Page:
Spain’s Constitutional Court suspended the nonbinding referendum, opening a potentially volatile phase in a dispute between the central government and the country’s most important industrial region.
This is super interesting and I’m kind of surprised that I haven’t seen anything about it here.
ETA: for those not keeping up, to the best of my knowledge the situation is this—correct me if I’m wrong.
The central government in Madrid has a long history of ignoring and/or failing to respect Catalan language and culture, despite depending on Catalonia’s wealth and industry (Barcelona is the second largest city in Spain and Catalonia supplies a quarter of Spain’s exports). Between this, a generally tone-deaf handling of the situation, and the recession, resentment in Catalonia has grown until the Generalitat passed a law allowing the president of Catalonia to hold a vote on whether Catalonia should 1) be a state, and 2) an independent state.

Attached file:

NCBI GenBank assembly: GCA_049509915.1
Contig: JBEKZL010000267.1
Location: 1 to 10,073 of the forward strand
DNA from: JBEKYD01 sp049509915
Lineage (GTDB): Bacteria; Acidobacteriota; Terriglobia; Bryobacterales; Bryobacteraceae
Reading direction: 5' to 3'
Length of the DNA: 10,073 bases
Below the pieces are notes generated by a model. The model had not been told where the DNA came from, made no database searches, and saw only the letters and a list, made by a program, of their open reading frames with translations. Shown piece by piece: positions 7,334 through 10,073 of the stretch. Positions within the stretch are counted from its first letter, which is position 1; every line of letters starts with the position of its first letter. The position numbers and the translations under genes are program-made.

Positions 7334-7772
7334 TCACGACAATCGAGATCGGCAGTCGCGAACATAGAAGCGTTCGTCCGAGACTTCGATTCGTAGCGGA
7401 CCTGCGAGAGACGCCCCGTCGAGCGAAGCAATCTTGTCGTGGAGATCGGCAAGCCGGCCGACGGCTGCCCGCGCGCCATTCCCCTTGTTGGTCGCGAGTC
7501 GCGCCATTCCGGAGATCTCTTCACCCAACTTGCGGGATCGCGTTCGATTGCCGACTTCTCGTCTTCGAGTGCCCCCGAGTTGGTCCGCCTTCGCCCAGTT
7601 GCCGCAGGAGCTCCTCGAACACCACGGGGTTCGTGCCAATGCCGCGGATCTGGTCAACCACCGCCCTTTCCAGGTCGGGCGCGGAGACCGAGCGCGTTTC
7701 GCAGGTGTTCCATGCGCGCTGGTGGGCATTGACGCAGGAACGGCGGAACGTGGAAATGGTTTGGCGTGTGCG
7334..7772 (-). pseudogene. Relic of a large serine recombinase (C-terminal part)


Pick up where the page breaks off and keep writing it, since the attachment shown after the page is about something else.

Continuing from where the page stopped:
Under the Spanish constitution (post-Francoist, I think?), the communities of Spain are not actually permitted to vote on independence, which has been pretty much the Spanish government’s only reply to the entire situation. Prime Minister Rajoy seems to be under the impression that if the courts declare the referendum to be illegal, the problem will magically go away.
While only about half of Catalans support independence, an overwhelming majority support the right to vote on it (self-determination is a crucial right according to the UN and EU), particularly in the wake of Scotland’s recent vote. Over a million citizens have marched in pro-independence protests.